Dunne, John Gregory
|born on||25 May 1932 at 08:00 (= 08:00 AM )|
|Place||Hartford, Connecticut, 41n46, 72w41|
|Timezone||EDT h4w (is daylight saving time)|
|Astrology data||04°02' 14°05 Asc. 11°24'|
American writer, a nonfiction journalist turned pop novelist. His best-selling works include "Dutch Shea, Jr," 1982 and "The Red White and Blue," 1987. "True Confessions" was Dunne's first bestseller and, according to New York Times reviewer Christopher Lehmann-Haupt, "the book he was born to write." "Crackling dialogue, gritty characters, a fierce, unblinking stare at acts of brutality-these elements mark the novels of John Gregory Dunne," wrote fellow novelist Anne Tyler in the New York Times Book Review.
The son of Richard Edwin, a physician, and Dorothy Burns Dunne, John’s Irish Catholic background is often reflected in his writings. As a kid, he stammered and in overcoming the handicap, later became a mimic. .
After graduating from Princeton University in 1954, Dunne began his career as a writer at Time magazine and moved on to freelance work before publishing his first novel, "Vegas.- A Memoir of a Dark Season" in 1974. The book had hardcover sales of more than 50,000 copies, more than a million paperback sales, and a film adaptation. Since then Dunne has worked in a variety of genres producing books that explore the Irish Catholic experience with language and content that is often disturbingly graphic.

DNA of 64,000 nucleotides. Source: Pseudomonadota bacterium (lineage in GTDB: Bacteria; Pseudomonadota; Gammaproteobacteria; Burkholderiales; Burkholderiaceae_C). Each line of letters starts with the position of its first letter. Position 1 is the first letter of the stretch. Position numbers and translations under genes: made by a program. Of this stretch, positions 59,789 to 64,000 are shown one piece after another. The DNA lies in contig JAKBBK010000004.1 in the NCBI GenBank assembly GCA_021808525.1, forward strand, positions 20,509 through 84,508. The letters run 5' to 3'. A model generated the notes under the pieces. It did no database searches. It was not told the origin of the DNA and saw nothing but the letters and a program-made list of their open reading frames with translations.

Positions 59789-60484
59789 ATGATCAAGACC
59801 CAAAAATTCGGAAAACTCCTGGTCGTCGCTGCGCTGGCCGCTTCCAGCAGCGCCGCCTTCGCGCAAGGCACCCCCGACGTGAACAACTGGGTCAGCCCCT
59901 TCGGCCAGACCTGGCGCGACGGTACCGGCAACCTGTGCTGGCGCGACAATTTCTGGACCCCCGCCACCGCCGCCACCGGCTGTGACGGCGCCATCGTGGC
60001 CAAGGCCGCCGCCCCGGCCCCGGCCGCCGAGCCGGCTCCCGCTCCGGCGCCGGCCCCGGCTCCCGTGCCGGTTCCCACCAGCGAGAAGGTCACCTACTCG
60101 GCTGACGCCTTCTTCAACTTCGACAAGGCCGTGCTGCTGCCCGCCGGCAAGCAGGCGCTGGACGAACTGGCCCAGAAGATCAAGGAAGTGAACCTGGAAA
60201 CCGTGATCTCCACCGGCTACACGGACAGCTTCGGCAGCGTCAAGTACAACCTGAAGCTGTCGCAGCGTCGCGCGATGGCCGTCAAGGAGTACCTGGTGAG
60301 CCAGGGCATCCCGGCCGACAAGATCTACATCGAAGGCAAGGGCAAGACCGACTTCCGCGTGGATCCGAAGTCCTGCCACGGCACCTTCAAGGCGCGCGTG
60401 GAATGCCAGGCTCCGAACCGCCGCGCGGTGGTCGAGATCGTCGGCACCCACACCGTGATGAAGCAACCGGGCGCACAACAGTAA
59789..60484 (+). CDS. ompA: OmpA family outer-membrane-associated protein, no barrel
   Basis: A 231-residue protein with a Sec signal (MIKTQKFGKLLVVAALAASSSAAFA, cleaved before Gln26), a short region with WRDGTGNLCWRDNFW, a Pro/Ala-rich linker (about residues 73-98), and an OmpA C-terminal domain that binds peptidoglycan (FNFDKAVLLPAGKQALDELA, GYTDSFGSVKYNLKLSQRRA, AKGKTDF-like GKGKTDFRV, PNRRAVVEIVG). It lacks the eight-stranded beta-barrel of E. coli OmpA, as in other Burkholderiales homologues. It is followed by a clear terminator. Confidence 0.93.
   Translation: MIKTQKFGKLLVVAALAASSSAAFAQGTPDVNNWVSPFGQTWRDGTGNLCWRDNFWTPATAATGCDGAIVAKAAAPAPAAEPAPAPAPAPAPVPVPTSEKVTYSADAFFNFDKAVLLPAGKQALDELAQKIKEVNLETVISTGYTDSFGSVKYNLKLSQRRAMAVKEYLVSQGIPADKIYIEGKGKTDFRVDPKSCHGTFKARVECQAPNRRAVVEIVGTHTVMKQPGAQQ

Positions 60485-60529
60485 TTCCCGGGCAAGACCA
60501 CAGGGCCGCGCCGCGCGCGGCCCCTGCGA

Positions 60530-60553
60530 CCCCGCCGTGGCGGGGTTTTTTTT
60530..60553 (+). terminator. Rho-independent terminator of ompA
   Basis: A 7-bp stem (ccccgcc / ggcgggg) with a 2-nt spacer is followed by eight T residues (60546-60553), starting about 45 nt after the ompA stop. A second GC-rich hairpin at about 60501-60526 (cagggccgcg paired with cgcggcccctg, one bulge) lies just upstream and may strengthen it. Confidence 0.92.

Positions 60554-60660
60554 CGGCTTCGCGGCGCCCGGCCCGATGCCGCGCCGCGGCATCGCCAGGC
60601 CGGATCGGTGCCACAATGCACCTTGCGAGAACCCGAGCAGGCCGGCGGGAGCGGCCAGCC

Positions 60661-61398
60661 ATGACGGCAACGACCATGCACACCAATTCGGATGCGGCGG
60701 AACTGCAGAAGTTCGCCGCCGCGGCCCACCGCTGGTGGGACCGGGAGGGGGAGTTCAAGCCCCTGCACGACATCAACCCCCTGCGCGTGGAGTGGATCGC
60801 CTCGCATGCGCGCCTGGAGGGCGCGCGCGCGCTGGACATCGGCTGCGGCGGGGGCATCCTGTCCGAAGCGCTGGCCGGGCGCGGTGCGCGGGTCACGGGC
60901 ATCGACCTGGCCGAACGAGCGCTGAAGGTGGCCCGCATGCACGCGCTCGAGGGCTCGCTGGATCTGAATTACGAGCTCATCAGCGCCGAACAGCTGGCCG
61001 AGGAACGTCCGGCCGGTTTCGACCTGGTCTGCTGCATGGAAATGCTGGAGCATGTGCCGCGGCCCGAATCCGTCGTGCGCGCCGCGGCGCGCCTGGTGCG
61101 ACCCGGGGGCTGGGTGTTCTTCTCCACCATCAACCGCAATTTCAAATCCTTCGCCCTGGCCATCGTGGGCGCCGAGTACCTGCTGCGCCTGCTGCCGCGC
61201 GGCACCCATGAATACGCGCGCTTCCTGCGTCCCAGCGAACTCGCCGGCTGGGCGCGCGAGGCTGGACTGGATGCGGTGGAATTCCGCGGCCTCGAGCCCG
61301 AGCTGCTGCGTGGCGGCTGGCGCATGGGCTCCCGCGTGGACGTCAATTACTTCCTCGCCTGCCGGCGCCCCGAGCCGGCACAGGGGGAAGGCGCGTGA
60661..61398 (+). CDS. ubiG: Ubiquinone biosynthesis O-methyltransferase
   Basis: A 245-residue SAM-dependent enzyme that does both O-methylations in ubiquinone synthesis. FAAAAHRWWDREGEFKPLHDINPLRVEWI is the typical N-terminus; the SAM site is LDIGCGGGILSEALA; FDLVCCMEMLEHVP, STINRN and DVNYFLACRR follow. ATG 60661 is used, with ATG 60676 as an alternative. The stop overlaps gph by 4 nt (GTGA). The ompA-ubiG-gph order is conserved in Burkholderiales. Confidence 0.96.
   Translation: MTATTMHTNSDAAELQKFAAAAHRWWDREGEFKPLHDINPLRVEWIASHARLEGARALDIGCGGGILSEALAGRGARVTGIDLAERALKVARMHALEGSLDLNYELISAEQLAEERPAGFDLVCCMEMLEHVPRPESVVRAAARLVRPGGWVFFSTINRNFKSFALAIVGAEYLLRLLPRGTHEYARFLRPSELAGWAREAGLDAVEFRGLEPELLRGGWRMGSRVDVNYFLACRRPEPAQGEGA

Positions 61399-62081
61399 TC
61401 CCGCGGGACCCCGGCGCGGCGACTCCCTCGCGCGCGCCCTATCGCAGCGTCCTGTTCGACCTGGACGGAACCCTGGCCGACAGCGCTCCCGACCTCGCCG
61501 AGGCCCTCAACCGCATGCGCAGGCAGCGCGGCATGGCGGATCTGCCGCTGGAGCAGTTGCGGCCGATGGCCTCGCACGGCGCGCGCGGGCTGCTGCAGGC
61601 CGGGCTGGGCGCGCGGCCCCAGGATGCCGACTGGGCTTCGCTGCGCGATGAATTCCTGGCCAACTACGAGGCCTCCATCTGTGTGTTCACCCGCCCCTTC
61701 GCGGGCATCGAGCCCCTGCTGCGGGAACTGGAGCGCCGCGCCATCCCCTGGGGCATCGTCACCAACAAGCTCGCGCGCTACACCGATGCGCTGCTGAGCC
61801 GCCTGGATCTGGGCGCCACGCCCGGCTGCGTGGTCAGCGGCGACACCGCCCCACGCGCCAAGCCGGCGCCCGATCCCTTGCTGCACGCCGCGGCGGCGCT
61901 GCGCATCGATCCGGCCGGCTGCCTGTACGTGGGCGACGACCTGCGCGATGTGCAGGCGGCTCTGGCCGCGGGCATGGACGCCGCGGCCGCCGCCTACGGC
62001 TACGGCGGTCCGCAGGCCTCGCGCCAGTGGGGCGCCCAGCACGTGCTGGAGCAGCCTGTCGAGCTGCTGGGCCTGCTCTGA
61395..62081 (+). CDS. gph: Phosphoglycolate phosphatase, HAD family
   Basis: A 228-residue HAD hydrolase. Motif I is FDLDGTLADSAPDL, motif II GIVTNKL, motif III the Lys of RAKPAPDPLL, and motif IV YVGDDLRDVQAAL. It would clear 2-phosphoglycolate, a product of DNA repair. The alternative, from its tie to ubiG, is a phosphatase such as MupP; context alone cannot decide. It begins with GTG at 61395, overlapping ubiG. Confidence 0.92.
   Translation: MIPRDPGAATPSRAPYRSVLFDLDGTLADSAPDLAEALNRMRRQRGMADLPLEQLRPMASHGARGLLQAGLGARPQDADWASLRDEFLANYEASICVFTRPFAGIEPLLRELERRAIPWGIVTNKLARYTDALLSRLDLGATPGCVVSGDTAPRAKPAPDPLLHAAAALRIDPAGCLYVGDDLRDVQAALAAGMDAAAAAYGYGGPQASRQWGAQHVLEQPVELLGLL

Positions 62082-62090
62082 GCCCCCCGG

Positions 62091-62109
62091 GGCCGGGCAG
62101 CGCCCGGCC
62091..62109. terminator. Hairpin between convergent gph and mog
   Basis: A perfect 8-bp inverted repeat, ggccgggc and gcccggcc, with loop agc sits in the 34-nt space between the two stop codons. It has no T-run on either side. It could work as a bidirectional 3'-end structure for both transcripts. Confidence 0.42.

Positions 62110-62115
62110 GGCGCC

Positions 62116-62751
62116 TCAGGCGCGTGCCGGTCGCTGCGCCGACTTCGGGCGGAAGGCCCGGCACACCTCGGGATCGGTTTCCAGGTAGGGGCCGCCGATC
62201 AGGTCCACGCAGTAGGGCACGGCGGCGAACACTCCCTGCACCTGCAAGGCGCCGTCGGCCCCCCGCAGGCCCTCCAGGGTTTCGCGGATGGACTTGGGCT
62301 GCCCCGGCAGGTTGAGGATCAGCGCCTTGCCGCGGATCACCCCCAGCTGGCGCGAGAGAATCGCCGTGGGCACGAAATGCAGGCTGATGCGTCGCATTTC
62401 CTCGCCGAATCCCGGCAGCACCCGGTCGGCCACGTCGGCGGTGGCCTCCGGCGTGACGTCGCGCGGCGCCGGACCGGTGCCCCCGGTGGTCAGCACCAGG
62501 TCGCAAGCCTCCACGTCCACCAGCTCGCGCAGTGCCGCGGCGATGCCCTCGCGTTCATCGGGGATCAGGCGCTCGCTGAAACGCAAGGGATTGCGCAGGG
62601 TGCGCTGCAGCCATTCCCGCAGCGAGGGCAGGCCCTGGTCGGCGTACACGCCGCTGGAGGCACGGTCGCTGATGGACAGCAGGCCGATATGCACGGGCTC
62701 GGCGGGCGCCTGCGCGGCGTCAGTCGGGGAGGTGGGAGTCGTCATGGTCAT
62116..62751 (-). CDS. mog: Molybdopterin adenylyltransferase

He married writer Joan Didion 1/30/1964 and they adopted an 11- year-old daughter in 1977, Quintana Roo. They collaborated on the screenplays "Panic in Needle Park," 1971 and "Play It as It Lays," 1972. . As a writing team, they took eight years and 27 drafts to script "Up Close and Personal," the screenplay about newswoman Jessica Savitch. Dunne and Didion lived in Southern California for years, writing screenplays off and on and meeting everyone in the movie business before moving to Manhattan.
He is noted for a quick temper and an uproarious laugh. In 1970, he had a writer's block and a deep depression for 17 months
The writer died on December 30, 2003 from a heart attack. He and his wife, Joan Didion, had just sat down to dinner in their Manhattan, NY apartment after visiting their seriously ill daughter when Dunne was stricken and could not be revived. Sadly, his daughter died two years later, on August 26, 2005.
- spouse relationship with Didion, Joan (born 5 December 1934). Notes: 1964-2003
Contemporary American Horoscopes
- Traits : Personality : Temper (Quick to anger)
- Diagnoses : Psychological : Stutter, Tics (Stuttered as a kid)
- Family : Relationship : Mate - Noted (Joan Didion)
- Family : Parenting : Foster, Step, or Adopted Kids (One adopted daughter)
- Personal : Religion/Spirituality : Western (Catholic)
- Vocation : Writers : Columnist/ journalist
- Vocation : Writers : Fiction